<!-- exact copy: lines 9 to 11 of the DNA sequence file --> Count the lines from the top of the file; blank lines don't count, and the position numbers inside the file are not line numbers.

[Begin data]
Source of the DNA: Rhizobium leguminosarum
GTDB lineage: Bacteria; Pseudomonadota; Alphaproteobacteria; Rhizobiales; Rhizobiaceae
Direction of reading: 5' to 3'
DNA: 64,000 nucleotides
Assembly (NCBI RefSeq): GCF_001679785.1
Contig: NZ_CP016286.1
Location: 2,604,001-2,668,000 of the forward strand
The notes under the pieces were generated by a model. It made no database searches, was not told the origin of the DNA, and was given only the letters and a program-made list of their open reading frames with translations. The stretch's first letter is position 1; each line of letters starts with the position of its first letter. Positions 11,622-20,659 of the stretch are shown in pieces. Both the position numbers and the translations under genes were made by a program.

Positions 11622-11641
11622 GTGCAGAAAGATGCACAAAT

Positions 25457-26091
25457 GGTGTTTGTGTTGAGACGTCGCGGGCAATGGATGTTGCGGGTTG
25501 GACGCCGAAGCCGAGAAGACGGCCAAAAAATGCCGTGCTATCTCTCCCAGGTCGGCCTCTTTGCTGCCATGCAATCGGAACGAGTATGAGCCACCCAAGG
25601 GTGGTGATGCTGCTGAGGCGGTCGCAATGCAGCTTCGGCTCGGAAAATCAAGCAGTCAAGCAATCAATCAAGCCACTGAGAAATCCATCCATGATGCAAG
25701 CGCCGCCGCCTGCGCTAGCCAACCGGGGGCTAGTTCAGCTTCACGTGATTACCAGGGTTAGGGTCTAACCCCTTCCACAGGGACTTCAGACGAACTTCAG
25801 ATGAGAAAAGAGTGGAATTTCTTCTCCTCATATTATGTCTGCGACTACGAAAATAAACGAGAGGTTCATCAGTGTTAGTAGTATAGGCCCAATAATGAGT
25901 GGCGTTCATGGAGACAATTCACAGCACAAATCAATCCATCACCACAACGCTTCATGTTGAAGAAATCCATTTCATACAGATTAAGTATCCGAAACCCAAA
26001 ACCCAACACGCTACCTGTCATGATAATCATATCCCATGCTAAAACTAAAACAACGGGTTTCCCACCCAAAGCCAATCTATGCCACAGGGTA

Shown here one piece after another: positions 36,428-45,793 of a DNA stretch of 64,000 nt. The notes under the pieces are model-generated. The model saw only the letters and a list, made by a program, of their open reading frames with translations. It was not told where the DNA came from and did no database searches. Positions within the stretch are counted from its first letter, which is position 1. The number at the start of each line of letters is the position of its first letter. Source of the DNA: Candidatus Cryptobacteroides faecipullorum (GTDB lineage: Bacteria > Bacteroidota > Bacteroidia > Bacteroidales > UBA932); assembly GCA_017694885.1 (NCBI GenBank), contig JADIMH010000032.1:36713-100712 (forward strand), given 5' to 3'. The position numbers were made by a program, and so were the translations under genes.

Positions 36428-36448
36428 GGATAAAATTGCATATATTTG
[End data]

Positions 11622-11641
11622 GTGCAGAAAGATGCACAAAT

Positions 25457-26091